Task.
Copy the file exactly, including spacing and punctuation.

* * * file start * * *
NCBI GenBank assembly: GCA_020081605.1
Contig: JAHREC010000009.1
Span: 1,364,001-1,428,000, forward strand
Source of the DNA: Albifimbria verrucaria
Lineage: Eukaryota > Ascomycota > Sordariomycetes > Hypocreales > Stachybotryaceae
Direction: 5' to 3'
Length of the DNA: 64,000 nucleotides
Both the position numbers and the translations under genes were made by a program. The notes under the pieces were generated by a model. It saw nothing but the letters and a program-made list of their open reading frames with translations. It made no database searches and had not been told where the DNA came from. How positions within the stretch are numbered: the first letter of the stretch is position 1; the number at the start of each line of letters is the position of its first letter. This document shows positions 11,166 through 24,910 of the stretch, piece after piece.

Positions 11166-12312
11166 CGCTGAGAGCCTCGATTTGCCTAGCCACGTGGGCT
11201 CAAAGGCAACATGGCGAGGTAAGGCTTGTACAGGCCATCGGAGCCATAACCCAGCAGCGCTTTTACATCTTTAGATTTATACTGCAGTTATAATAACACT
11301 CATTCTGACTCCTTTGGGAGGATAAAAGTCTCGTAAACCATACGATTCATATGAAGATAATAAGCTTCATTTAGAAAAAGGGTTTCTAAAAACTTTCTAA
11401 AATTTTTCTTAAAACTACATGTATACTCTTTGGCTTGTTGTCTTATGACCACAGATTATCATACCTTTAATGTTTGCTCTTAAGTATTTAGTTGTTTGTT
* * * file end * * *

NCBI GenBank assembly: GCA_020081605.1
Contig: JAHREC010000009.1
Span: 1,364,001-1,428,000, forward strand
Source of the DNA: Albifimbria verrucaria
Lineage: Eukaryota > Ascomycota > Sordariomycetes > Hypocreales > Stachybotryaceae
Direction: 5' to 3'
Length of the DNA: 64,000 nucleotides
Both the position numbers and the translations under genes were made by a program. The notes under the pieces were generated by a model. It saw nothing but the letters and a program-made list of their open reading frames with translations. It made no database searches and had not been told where the DNA came from. How positions within the stretch are numbered: the first letter of the stretch is position 1; the number at the start of each line of letters is the position of its first letter. This document shows positions 11,166 through 24,910 of the stretch, piece after piece.

Positions 11166-12312
11166 CGCTGAGAGCCTCGATTTGCCTAGCCACGTGGGCT
11201 CAAAGGCAACATGGCGAGGTAAGGCTTGTACAGGCCATCGGAGCCATAACCCAGCAGCGCTTTTACATCTTTAGATTTATACTGCAGTTATAATAACACT
11301 CATTCTGACTCCTTTGGGAGGATAAAAGTCTCGTAAACCATACGATTCATATGAAGATAATAAGCTTCATTTAGAAAAAGGGTTTCTAAAAACTTTCTAA
11401 AATTTTTCTTAAAACTACATGTATACTCTTTGGCTTGTTGTCTTATGACCACAGATTATCATACCTTTAATGTTTGCTCTTAAGTATTTAGTTGTTTGTT